ViewSonic Doubles Down on LCDs

When name-brand 17-inch CRT displays cost $500 — about 10 years ago — ViewSonic’s cheaper models offered a viable, quality alternative to units from Apple and others. When my expensive Apple display died in the 1990s, I became a satisfied customer of a new ViewSonic tube-based model.

Viewsonic LCD

And when LCD technology superseded CRTs, ViewSonic, like so many other CE companies, decided to expand its product line by introducing LCD HDTVs, again competing on price. The company has had a limited number of TV-based products, but this week it introduced a range of six new LCD TVs. But with so many competitors in the TV space, it’s not clear what advantage ViewSonic is offering.

The new sets range in size from a 42-inch model, down to 20, 23-, and 26-inch offerings that the company sees as serving dual roles as TVs and desktop monitors. The 23, 32, 37, and 42 inch models offer 1080p resolution, while the 20-inch is a 1600 x 900 display, and the 26-inch comes in 1366 x 768 resolution. (The company was unable to source 1080p panels in those latter two sizes.) None of the sets offer 120Hz refresh rate.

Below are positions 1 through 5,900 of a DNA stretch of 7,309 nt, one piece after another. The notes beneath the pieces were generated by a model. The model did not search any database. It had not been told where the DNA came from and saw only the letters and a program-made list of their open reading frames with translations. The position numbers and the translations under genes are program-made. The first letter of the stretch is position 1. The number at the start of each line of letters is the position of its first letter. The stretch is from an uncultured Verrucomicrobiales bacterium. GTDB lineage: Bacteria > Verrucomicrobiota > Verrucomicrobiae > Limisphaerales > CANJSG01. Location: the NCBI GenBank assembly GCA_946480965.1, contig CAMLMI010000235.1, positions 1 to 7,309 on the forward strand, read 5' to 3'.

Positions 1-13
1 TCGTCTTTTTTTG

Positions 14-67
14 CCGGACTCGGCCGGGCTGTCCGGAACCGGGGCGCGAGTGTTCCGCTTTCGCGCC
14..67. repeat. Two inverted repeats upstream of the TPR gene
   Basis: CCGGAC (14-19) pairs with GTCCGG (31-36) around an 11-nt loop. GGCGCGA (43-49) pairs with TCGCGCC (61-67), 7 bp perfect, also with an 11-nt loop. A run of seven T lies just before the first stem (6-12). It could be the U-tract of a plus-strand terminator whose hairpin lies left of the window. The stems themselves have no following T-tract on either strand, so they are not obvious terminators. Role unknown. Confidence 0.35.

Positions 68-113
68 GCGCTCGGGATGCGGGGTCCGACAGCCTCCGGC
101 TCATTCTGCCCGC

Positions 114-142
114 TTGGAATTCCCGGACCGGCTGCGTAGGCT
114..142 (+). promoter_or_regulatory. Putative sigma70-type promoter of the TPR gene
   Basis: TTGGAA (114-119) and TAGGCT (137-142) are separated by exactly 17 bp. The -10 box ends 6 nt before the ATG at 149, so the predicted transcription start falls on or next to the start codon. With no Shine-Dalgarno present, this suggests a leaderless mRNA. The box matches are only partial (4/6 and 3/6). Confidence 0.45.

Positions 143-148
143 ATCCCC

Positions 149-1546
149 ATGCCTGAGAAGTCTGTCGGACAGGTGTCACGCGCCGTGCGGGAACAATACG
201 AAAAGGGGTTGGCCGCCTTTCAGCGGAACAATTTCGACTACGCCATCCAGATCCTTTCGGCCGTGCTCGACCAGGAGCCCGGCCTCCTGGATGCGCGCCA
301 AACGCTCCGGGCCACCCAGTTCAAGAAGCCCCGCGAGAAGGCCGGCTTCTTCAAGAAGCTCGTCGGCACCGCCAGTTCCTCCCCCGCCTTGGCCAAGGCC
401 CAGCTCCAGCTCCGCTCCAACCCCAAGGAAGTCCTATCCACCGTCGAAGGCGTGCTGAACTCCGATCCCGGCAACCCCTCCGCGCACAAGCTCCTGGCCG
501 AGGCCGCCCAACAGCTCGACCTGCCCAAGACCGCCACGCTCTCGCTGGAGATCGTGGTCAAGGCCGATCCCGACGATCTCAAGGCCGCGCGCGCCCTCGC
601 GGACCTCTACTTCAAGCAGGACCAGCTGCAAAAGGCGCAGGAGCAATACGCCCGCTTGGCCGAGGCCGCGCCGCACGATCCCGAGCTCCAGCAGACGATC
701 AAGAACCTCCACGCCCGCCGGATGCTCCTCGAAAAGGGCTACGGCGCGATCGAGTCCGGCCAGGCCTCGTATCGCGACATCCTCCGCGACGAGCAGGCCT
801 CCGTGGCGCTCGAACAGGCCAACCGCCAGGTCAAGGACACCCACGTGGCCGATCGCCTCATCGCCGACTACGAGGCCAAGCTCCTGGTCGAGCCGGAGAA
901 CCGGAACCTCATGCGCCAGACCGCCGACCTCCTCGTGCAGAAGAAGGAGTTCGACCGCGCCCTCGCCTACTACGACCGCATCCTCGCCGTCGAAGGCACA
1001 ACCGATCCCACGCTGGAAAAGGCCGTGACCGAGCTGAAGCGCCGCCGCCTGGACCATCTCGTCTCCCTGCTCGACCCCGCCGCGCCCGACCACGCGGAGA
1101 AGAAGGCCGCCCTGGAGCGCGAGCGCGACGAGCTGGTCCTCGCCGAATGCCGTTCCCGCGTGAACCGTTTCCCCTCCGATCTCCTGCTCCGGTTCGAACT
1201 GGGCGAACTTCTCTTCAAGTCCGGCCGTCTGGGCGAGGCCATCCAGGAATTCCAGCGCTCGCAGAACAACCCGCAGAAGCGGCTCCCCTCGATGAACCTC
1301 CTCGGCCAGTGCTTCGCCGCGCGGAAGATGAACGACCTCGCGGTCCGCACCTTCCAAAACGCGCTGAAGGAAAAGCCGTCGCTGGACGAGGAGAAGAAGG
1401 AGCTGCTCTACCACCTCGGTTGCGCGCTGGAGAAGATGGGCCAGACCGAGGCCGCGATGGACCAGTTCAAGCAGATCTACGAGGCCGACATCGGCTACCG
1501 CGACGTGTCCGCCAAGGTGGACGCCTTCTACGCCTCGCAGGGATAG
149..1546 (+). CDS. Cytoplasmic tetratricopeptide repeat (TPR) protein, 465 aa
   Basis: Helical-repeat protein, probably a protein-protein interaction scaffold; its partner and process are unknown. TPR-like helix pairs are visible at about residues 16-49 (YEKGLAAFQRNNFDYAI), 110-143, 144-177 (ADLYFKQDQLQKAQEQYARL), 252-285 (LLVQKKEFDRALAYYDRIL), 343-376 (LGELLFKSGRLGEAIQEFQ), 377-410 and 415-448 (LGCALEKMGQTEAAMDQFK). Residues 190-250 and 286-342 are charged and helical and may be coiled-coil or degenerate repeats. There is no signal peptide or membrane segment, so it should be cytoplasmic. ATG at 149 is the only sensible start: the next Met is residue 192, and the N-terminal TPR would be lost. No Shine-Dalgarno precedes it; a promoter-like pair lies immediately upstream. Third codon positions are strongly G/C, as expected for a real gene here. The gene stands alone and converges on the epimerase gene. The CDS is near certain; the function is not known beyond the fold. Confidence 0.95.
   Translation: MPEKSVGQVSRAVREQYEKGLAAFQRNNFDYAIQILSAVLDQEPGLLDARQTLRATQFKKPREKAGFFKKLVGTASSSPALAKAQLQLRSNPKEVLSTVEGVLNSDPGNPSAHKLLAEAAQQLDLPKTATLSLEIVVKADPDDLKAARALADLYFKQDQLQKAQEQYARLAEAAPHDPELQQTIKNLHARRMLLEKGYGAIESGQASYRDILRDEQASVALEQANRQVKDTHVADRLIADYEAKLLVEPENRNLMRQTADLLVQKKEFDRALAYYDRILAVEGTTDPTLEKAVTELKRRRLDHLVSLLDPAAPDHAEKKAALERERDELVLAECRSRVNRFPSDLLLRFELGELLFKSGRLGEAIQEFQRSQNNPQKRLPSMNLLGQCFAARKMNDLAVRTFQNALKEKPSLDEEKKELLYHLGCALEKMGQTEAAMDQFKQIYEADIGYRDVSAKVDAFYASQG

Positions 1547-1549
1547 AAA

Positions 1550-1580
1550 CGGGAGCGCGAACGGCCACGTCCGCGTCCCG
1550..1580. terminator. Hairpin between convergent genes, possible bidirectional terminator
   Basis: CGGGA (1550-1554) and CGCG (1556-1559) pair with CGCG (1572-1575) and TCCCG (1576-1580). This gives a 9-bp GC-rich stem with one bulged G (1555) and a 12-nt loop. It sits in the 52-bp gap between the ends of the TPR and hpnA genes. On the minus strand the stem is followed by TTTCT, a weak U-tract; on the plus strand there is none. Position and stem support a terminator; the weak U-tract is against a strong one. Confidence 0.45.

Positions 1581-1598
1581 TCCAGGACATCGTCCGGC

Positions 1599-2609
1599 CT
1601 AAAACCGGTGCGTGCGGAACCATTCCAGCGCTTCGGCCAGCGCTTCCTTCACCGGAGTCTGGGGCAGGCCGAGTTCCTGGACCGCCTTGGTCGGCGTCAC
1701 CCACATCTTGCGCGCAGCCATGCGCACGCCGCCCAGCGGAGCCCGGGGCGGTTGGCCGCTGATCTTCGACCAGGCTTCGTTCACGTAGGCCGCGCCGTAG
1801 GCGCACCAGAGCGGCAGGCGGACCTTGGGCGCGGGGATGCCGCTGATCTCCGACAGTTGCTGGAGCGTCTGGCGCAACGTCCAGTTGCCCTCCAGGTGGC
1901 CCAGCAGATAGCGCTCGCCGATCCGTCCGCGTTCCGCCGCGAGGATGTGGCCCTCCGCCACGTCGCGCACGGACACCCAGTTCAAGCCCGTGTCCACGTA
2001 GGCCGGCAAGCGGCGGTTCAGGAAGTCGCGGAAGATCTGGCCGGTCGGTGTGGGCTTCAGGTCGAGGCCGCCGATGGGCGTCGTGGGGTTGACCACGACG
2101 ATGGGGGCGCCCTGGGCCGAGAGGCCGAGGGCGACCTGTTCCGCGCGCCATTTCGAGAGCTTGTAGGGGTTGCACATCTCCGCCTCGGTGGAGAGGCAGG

The TVs come with a full complement of what are now expected (and required) features: multiple HDMI ports, digital and cable tuners, and SRS sound. According to Gene Ornstead, ViewSonic’s director of DTV and business development, the sets offer “a great price, and a great value. They’re lower in price than tier one brands.”

Not necessarily. For example, Amazon’s price on the new ViewSonic 42-inch N4285 model is $917. You can also pick up a Vizio set in that size (with 120Hz refresh rate) for $950. An even better deal is Panasonic’s 1080p plasma set (also with three HDMI inputs) for $807. ViewSonic’s 32-inch VT3245 has a suggested retail price of $649; Samsung’s LN32B530 model is available for $674.

The price comparison holds true in smaller sizes as well. ViewSonic’s 23-inch VT2342 model is listed at CompSource for $301. But Samsung sells its P2370HD 1080p model at Amazon for $310 (although the Samsung has only one HDMI input compared to ViewSonic’s three).

ViewSonic’s smaller TVs might make sense for those looking for a combo TV/PC display. If you’re interested in checking them out, they’re available at Fry’s, Micro Center, VAR channels, and various online stores such as Amazon and Buy.com.

Yet it’s hard to see how the company will attract many new customers when it’s trying to compete against the big, well-established brands, without offering any sharply different features or price advantage.